From the scrapping of the old Clause Four under Blair, to the introduction of One Member One Vote under Miliband, at some point every Labour leader tries to reshape the party in their own image before their tenure is up.
Starmer it seems is no different, narrowly passing a package of reforms to the way future leaders are elected and MPs can be replaced.
What exactly has the leadership changed?
In short, it is now far harder for Labour members to deselect an MP (you now need 50% of local members to agree to a primary vote, up from 33%), only Labour members can vote in leadership elections (no more one-off registered supporters or “three quidders”), potential leaders now need twice as many MPs to back them to get on the ballot (from 10% to 20%) and only those who have been party members for six months can vote for the next leader.
Many reasons for these reforms have been given by the leadership, including reducing the distraction of primary attempts on sitting MPs, allowing more time to be spent taking the fight to the Tories. However for many on the left, these changes are an attempt to secure the power of the right of the party in any future leadership election and to protect “moderate” MPs in more left-led consistencies from deselection.
What will this mean for future Labour leadership contests and elections?
Regardless of politics, this will undoubtedly mean that fewer candidates will be able stand in future leadership elections which will likely narrow the debate and reduce the voice of the left.
In order to win the “selectorate” in 2019 and compete against more leftwing candidates such as Long-Bailey and Nandy, Starmer had to make a number of supportive comments around the renationalisation of mail, rail, water and energy (comments he has had to walk back over the course of the conference this week); under these new rules, it’s likely no candidate would be able to stand who supports such reforms openly, allowing the debate to move rightwards without fear of being outflanked (as the Corbyn team successfully managed in 2015).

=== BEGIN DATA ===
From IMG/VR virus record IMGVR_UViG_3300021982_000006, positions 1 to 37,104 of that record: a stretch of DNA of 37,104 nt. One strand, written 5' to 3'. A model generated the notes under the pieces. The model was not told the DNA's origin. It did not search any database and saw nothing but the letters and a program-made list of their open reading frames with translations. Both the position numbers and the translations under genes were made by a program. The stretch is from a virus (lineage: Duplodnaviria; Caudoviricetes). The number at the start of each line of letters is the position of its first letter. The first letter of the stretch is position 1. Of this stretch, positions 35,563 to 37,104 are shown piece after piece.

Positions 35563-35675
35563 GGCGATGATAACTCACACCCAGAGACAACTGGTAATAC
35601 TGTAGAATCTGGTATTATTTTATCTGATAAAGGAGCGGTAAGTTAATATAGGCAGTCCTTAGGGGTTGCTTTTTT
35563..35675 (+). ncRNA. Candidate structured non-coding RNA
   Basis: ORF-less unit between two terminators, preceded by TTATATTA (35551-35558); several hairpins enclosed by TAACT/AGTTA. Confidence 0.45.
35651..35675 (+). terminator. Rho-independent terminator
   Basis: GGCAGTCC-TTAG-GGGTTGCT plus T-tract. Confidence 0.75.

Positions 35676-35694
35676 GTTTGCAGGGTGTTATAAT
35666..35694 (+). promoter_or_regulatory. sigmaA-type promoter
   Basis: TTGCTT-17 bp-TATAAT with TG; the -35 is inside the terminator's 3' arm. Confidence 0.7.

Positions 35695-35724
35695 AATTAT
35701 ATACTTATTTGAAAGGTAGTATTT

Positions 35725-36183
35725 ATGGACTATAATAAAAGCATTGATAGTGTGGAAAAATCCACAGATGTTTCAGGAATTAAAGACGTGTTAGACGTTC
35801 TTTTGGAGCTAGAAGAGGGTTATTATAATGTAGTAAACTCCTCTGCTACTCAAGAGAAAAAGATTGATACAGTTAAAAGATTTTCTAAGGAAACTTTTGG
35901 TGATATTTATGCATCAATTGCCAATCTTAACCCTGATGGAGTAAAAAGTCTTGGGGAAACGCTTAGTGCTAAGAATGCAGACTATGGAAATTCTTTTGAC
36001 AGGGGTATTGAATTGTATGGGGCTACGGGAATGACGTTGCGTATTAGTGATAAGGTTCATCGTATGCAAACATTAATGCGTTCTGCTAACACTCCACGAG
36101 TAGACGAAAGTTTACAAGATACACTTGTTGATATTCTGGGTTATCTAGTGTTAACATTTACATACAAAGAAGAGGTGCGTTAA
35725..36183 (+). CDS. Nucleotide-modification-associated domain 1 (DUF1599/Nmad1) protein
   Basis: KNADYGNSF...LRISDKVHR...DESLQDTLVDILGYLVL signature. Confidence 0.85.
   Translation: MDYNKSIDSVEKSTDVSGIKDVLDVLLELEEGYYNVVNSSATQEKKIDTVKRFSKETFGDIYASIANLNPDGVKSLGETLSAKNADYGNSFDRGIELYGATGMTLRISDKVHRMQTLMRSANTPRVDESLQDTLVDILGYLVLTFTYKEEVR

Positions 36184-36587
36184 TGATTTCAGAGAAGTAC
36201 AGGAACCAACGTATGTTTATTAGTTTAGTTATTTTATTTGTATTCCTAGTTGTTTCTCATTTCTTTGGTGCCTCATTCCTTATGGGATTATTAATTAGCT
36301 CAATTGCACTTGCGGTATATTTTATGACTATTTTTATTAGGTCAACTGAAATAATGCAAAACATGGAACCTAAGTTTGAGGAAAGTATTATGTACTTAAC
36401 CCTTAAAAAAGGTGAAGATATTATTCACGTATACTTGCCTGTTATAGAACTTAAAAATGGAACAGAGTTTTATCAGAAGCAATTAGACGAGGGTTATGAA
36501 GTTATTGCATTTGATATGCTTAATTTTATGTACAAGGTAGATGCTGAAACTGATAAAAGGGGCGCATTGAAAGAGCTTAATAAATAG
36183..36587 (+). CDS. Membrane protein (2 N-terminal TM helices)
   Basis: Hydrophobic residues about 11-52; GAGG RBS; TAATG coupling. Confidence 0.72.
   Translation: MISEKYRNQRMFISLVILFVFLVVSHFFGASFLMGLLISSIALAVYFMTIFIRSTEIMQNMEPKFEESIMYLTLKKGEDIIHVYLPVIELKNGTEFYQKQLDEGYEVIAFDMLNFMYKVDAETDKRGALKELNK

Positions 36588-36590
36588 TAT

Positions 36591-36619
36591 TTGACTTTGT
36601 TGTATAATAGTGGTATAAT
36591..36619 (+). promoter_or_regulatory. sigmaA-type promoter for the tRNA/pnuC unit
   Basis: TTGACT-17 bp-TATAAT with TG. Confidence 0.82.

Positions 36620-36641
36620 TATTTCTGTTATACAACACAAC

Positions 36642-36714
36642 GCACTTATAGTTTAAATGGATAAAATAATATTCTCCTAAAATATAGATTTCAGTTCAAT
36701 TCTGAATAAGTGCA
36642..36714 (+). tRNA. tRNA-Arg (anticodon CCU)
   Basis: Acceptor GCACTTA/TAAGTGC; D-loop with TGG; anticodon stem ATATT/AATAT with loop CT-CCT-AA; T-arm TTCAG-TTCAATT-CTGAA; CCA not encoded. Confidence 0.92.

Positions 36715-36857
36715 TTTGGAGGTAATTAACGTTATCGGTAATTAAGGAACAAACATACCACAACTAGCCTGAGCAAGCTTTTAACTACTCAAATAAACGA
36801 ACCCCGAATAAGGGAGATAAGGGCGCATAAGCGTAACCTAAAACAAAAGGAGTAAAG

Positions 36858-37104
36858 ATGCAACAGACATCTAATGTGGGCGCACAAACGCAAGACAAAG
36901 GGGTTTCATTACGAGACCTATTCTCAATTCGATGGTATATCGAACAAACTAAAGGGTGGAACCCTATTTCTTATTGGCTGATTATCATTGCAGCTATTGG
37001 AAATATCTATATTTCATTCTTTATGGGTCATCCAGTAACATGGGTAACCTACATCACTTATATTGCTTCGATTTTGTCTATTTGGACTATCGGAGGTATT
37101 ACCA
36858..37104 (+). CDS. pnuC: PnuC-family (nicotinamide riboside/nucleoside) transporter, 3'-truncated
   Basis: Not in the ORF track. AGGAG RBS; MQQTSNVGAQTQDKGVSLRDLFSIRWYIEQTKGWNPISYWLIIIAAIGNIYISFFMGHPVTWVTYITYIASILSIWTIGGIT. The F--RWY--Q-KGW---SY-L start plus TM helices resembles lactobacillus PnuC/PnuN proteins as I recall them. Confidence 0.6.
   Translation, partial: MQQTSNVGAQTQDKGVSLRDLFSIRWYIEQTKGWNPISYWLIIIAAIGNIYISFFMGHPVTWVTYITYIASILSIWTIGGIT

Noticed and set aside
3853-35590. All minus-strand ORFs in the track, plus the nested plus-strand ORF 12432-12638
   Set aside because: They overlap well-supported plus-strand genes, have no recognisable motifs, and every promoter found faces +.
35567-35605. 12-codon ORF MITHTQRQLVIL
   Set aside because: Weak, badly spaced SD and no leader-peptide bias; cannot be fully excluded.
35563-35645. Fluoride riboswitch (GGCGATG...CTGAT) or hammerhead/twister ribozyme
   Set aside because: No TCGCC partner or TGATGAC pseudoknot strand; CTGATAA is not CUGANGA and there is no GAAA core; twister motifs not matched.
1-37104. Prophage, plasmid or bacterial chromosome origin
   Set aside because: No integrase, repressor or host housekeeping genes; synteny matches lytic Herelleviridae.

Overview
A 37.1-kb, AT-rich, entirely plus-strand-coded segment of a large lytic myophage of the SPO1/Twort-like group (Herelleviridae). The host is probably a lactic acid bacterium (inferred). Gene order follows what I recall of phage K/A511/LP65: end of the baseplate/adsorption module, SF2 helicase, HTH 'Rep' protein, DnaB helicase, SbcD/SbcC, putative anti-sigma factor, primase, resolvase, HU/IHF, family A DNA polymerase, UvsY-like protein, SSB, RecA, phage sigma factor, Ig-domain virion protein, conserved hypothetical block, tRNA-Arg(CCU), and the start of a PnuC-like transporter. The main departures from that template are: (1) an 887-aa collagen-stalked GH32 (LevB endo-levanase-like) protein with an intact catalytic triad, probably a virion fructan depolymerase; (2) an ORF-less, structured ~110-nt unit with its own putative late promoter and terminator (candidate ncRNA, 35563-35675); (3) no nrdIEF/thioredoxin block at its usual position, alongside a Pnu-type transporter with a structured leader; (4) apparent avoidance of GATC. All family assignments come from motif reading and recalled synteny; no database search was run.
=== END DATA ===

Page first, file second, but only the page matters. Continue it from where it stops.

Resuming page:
These new rules will also reduce supposed “entryism”, making it harder for those outside the current membership to join quickly and help realign the party around a new leader. Again this will reduce the power of disaffected former members who may rejoin to support a Corbyn-like candidate.
Will the Labour left break away and form a new party?
Both times that the right of the party have been out of power since ‘81, they have ended up forming major MP-backed breakaway parties (The SDP and Change UK respectively). The left have usually organised from within the party – through insurgent groups and vessels such as the Socialist Campaign Group of MPs and latterly Momentum. Although TUSC, NIP and Breakthrough have had occasional moments of social media attention, none have seen crossover from Labour members in great number and none have managed to flip an MP to their cause.
It seems far more likely that left-leaning members will simply turn their back on party politics and join other external campaign groups from the fringes, biding their time until another such “Corbyn moment” presents itself. They may find that Kier’s new “six months of membership to vote” rule will bar them from repeating such a leadership revolution ever again…
What will this mean for the next General Election?
Labour’s “Forever War” drama may catch headlines and cause frustration for members on all sides, but it will likely take a backseat when it comes to the national conversations surrounding Britain’s Covid response, Brexit and Boris Johnson’s leadership. The effects will only truly be felt if Starmer loses the next election, as these new rules may result in the left being entirely locked out of fielding a candidate and therefore barred from meaningfully joining any debate about the party’s future. At that point, the likelihood of a large-scale breakaway socialist party being created becomes a much more imaginable prospect…